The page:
Wednesday, September 25, 2013

Residential Landscape ~ Honey Bee Health Summit

Nowadays it’s pretty well-known that honey bees around the world are in decline. Even Monsanto and other companies that churn out pesticides are acknowledging the problem with a grand charade called a “Honey Bee Health Summit.” While we have little sway over the chemical corporatists, we can do other things to help the honey bee.
The best way to go about this in our own yards is to plant flowering trees, shrubs, and perennials native to your region. At PlantNative you can select your state and get a list of native landscaping plants. The red maple tree attracts honey bees in droves in the early spring. Perennials like purple coneflower, blanket flower, and beebalm are beautiful bee-attracting plants. Set aside a space in the yard for a mini prairie garden, which is low maintenance and full of year-round color.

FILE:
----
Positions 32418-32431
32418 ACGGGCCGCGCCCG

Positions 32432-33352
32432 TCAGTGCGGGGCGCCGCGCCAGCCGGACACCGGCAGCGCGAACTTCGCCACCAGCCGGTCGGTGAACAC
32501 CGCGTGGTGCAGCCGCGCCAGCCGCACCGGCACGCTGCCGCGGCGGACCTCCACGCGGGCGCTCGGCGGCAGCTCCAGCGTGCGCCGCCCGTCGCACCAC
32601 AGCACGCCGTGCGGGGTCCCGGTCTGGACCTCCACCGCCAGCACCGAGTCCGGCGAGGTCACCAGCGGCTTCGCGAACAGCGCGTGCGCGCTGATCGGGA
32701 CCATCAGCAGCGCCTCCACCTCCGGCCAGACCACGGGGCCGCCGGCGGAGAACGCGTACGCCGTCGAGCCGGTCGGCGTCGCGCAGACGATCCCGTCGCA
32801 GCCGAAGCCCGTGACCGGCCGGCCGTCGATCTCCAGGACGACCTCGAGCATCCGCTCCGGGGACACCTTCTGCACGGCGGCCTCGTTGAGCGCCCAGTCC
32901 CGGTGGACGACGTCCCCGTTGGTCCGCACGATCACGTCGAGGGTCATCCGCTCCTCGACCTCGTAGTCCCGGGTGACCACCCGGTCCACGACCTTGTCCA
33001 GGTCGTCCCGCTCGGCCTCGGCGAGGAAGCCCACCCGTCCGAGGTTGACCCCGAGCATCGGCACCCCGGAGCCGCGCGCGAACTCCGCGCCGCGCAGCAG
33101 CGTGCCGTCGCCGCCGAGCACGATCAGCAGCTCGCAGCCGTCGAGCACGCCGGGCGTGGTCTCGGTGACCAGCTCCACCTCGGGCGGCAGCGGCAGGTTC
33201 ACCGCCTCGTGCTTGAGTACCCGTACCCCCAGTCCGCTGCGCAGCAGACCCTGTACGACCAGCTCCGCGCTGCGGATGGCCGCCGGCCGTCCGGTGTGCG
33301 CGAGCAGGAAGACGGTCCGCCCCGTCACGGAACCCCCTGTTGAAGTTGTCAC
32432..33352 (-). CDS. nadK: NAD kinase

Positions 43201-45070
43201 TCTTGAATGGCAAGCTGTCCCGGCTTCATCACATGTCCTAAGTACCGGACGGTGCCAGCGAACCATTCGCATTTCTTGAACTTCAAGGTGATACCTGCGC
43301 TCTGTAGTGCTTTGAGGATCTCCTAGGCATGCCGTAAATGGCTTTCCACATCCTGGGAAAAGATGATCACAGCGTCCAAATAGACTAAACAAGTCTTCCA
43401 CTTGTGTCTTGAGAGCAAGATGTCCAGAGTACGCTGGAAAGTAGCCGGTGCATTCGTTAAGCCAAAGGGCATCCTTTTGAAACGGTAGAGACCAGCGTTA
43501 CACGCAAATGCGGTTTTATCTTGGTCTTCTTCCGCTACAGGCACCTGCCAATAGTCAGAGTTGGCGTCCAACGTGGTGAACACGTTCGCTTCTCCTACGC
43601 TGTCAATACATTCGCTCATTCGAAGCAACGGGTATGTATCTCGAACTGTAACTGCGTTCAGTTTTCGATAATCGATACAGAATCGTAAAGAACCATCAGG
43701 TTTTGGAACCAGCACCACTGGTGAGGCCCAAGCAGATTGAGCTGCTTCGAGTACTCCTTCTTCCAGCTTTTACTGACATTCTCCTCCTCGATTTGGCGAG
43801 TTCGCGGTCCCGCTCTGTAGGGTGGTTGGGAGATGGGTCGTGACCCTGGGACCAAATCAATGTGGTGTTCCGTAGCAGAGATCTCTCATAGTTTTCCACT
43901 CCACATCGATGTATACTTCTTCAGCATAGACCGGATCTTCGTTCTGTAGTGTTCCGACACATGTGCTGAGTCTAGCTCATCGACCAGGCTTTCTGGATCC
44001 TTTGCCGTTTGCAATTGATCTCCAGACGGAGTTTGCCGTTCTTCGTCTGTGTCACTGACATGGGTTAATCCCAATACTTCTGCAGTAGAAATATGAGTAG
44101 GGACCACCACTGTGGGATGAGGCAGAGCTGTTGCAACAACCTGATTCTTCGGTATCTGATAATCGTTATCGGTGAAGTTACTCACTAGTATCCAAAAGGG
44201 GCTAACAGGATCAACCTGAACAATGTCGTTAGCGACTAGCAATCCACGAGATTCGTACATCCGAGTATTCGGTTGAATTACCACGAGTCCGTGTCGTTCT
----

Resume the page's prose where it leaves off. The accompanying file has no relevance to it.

Native Plant Wildlife Gardening has a great list of native plants for attracting honey bees. Use a variety of plants with different flowering times to provide year-round food. Plant flowers in large patches rather than a single one here and there, which will make it easier for bees to find.
crimson-cloverClover is not the nuisance plant that herbicide companies proclaim on their bags of product. Let clover grow and flower for the bees; it will die back as the grass starts to grow in late spring. Lawns can be seeded in the fall with red clover, which will bloom in the spring and provide a bounty for the bees while you enjoy the beautiful blooms.
Flowering herbs are honey bee magnets. Basil, borage, oregano, mints, and salvias are all great choices. Oregano can serve as a groundcover in a wildlife garden. Let basil flower and reseed for a continuous supply of leaves for yourself and food for the bees.
Read more at 

No comments:

Post a Comment